From this information, you do need a 3rd endpoint to participate in asynchronous replication, so that the secondary site will be able to be informed of changes when the network link breaks.

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I can't comment specifically on 3PAR, but I do have a lot of experience with EMC Symmetrix arrays.

My advice would be: Find another way. Synchronous replication is one of these technologies that look great on paper, and in optimal circumstances, but in the real world cause vast amounts of pain.

The way it works is:

  • incoming write enters cache on the array.
  • write is copied across synchronous link to remote site.
  • write is committed to cache on remote array.
  • acknowledgement is sent back to primary.
  • write IO success is acknowledged to host.

It is 'RPO 0' in the sense that IF IT IS ON DISK it's on the remote site. Most applications use memory caching, which will be lost in a DR. However, it comes at a significant price:

  • You need enough total bandwidth to your remote site that you will always have enough to service the replication requirements - if you don't, your primary systems will suffer badly, because the disk latency will climb dramatically. If you ever saturate this link, you will suffer and your primary service may just crash.

  • You will always have a latency burden, and your performance will suffer as a result.

Now, it may be both these things are 'fine'. In my experience though, RPO0 and 'sync replication' are usually only discussed when you've got Really Important things.

To answer your questions directly though:

Does the SAN deny data writes to the I/O until synchronisation has completed?

No - it'll 'catch up' in async, before going into sync mode. This might take a while depending on bandwdith, and until it is sync, you don't have your '0 RPO'.

If a link is severed, does the SAN buffer the block changes until the connection is restored?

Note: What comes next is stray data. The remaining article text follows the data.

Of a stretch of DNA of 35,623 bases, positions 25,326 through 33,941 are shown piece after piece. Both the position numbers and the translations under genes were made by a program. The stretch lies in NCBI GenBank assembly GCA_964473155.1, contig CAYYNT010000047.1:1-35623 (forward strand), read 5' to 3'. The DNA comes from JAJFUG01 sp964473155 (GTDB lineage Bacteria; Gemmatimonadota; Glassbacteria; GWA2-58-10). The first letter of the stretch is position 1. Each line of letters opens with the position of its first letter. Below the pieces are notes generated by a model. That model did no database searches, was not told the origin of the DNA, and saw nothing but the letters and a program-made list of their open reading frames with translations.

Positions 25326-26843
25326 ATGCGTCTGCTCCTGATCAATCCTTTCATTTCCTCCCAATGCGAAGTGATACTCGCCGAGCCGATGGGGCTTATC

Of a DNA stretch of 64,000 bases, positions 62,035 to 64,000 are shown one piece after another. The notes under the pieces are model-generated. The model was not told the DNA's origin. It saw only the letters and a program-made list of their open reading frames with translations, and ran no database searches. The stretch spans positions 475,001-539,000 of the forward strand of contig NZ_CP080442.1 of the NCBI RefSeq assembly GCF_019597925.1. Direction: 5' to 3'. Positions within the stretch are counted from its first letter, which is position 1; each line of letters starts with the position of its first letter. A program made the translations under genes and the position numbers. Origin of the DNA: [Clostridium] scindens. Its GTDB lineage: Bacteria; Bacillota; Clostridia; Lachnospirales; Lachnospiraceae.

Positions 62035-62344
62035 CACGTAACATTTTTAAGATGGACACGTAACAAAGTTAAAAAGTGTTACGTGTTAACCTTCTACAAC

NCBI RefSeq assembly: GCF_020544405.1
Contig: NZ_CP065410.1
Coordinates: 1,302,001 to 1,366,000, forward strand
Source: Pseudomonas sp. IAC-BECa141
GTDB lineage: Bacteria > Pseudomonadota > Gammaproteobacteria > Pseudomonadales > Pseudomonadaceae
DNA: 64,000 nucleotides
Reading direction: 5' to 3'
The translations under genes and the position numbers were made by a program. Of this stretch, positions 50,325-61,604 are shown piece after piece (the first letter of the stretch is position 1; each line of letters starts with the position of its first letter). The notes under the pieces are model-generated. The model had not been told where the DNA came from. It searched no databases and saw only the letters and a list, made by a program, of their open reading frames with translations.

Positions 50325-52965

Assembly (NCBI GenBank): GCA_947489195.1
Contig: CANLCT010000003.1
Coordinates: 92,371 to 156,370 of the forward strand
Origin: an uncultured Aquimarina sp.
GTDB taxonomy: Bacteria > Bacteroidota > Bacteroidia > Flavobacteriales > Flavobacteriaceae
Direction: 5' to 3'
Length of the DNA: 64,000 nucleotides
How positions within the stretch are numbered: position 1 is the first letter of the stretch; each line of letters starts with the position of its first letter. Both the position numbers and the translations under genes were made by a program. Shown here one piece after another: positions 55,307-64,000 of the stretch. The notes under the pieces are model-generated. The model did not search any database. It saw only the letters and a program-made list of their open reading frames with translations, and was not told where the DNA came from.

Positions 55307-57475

Depends a little on your config. Generally, it'll treat link suspend/resume as an event that it needs to async resync. Whilst the link is 'out' your RPO is no longer zero. You can 'block' IO in a link failure, but this will probably just crash your app.

If a link is severed during a TL log write, and a DR occurs, doesn't this mean that we will have a potentially corrupt TL written to the secondary site, and therefore incur data loss? The data loss is only because the primary was able to commit, but the secondary was not able to synchronise.

No - sync means sync. If you're in sync, ever IO on the disk is also on the remote. Any IO not on the disk is lost though, so you may lose your last translogs.

Is RPO of zero ever a guarantee across the stack (SQL Server / Memory / Network / SAN / IO)?

RPO is recover point objective. If your objective is (truly) zero, then ... you need to think very hard about your architecture. It's achievable, but it's incredibly expensive.

Personally, I would suggest instead of sync:

Run your primary datastores async, and rely on your logs to provide the 'sync' bit. Your 'RPO0' - practically speaking - will only be 'your committed translog' anyway. So NFS (CIFS?) mount a remote drive, and write you translogs across the network as well as to 'local' storage, and replay them onto your - few minutes out of sync - database.

You'll get about the same recovery point anyway - because I very much doubt you'll want to use data that isn't journaled - and you'll do so without needing expensive sync operations.